In Brief

La La Land sets Golden Globes record

Hollywood musical sweeps the board with wins in seven categories, including best actor awards for Ryan Gosling and Emma Stone

Hollywood musical La La Land won seven awards from seven nominations at the Golden Globe awards in Beverly Hills, California, last night.  

The film, which tells the story of an aspiring actress and musician, was named best musical or comedy, picked up awards for best actor and actress in a musical or comedy for Ryan Gosling and Emma Stone, best director and best screenplay for Damien Chazelle, best original score for composer Justin Hurwitz and best original song for City of Stars.

The haul set "a new Golden Globes record", says the BBC. "The previous best for most wins by a film was six - for 1975's One Flew Over the Cuckoo's Nest and 1978's Midnight Express."

US drama Moonlight, about a young black man growing up in a rough neighbourhood of Miami, won best motion picture drama, while Casey Affleck was named best actor in a drama for his part in Manchester by the Sea. Isabelle Hupert won best actress in a drama for her role in Elle, which was also named best foreign-language film.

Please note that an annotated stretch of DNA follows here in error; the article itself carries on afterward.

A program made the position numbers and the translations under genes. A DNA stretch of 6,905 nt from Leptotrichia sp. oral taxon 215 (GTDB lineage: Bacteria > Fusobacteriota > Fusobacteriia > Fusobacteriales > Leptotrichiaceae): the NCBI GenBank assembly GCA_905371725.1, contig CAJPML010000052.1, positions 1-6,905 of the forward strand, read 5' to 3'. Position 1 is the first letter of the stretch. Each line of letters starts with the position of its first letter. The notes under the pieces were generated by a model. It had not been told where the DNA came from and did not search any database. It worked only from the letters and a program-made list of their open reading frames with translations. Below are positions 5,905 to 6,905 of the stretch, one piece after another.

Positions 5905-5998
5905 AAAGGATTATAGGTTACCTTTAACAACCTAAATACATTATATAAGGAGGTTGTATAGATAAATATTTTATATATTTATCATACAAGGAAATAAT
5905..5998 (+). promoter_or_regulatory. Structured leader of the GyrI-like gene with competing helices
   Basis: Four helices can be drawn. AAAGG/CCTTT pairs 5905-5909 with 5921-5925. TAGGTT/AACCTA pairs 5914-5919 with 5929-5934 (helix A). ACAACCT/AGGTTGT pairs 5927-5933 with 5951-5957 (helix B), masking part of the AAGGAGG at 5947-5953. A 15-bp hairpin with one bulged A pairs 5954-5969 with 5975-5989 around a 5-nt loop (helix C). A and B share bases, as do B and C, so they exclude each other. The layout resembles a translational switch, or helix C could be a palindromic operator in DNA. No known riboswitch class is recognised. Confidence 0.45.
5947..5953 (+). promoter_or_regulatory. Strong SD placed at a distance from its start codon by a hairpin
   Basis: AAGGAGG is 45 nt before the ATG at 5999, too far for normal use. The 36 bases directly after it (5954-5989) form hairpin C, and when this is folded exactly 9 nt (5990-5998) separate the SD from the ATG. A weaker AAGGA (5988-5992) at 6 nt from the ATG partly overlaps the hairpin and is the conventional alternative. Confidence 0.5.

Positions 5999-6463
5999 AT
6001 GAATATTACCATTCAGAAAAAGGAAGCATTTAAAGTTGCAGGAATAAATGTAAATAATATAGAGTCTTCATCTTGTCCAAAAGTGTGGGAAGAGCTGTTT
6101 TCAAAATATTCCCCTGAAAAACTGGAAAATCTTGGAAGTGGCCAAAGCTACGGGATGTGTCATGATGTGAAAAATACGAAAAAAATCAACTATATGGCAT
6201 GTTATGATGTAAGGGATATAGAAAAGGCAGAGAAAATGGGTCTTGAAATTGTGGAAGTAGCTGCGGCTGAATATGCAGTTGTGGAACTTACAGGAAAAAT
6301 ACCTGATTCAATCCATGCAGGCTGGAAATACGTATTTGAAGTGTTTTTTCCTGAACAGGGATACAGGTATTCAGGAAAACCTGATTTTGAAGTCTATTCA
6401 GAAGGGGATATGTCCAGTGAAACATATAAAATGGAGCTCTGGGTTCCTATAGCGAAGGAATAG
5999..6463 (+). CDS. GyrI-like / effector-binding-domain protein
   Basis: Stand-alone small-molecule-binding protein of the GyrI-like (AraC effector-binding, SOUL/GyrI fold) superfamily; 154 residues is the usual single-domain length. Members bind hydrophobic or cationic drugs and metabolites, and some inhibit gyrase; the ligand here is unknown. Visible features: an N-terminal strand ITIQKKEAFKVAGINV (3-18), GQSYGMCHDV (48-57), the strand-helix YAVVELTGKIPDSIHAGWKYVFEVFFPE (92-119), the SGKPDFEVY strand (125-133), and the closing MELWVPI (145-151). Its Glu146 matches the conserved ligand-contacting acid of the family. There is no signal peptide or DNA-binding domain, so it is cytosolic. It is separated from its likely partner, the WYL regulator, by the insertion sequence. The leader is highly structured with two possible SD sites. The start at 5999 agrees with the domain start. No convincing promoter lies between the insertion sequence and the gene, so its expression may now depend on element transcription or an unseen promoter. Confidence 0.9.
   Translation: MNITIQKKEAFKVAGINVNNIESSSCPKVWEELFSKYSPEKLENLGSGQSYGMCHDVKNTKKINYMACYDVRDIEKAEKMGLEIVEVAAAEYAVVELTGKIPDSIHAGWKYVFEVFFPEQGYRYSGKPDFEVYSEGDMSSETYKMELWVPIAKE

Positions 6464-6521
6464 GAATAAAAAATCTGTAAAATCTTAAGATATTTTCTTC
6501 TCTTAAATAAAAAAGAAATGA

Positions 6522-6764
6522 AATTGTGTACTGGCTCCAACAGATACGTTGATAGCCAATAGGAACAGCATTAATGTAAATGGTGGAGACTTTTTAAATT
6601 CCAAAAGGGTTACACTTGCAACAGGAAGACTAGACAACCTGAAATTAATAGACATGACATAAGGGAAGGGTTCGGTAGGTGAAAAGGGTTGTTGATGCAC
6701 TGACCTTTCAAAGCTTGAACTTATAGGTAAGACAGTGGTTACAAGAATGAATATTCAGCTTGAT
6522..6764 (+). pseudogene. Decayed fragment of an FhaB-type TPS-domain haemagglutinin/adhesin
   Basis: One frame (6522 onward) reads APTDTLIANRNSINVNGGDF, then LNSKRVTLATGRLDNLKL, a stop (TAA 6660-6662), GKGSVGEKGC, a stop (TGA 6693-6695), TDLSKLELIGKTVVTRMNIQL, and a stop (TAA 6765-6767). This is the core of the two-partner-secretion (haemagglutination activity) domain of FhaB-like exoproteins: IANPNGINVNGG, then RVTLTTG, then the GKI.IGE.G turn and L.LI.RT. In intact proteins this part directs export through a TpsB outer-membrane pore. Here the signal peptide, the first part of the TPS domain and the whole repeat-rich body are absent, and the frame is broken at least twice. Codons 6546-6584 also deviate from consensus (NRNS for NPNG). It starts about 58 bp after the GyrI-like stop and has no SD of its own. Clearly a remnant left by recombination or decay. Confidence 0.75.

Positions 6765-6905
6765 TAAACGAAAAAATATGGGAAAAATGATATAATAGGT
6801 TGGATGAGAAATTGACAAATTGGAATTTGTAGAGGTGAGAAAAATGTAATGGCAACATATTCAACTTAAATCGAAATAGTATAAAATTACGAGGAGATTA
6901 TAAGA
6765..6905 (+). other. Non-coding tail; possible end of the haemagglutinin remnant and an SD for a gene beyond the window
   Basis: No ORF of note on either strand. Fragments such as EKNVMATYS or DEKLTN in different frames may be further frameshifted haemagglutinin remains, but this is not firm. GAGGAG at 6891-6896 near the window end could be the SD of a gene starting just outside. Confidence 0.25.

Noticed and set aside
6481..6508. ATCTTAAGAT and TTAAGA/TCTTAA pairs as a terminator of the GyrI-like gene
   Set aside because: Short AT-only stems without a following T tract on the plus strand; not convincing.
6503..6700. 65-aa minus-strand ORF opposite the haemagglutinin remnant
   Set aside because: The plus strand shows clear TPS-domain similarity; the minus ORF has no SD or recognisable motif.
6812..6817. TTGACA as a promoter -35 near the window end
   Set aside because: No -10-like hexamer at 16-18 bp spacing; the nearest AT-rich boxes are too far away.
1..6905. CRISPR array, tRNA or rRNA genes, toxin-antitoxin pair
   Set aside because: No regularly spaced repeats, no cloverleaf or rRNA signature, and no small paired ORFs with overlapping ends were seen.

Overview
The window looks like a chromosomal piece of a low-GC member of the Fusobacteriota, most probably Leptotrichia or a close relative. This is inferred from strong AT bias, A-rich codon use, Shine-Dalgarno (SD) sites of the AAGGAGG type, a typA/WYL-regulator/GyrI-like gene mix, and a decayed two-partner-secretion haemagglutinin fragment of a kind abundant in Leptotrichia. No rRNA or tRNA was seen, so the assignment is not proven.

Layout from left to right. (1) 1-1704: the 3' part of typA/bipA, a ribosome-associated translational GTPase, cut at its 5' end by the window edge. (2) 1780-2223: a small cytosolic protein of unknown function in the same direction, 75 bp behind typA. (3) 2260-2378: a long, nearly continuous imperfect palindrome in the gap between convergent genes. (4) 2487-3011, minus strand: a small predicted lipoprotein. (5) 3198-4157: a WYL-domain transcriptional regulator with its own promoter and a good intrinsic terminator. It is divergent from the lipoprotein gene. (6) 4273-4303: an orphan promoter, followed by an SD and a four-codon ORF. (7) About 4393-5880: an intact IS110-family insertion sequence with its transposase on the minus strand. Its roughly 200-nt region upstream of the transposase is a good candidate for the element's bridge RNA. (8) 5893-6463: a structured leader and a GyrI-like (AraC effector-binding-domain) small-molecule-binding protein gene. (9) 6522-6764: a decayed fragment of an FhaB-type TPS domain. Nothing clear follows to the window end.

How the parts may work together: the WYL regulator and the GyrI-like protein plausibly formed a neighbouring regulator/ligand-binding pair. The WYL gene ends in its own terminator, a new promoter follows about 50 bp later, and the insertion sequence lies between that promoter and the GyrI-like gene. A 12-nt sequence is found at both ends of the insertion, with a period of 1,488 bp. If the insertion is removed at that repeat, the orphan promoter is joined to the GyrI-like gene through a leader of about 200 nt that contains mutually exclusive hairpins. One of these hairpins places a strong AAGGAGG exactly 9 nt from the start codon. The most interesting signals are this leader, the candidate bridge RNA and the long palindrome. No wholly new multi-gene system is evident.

Veteran actor Meryl Streep used her speech after receiving the Cecil B DeMille award for outstanding contribution to entertainment to criticise US president-elect Donald Trump for appearing to mock a disabled journalist.

She said: "There was one performance this year that stunned me. It sank its hooks in my heart. Not because it was good; there was nothing good about it."

She continued: "It was that moment when the person asking to sit in the most respected seat in our country imitated a disabled reporter. Someone he outranked in privilege, power and the capacity to fight back. It kind of broke my heart when I saw it and I still can't get it out of my head... Disrespect invites disrespect, violence incites violence. And when the powerful use their position to bully others we all lose."

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British actors Tom Hiddleston, Hugh Laurie and Olivia Colman were honoured for their roles in the BBC's mini-series The Night Manager, while The Crown was named best TV drama.

However, host Jimmy Fallon failed to put in a prize-winning performance. Critics felt his introduction fell flat and technical difficulties left him without a teleprompter script during his opening monologue.

"Jimmy Fallon is, ahem, not Tina Fey and Amy Poehler or Ricky Gervais, even," said Benjamin Lee in The Guardian.

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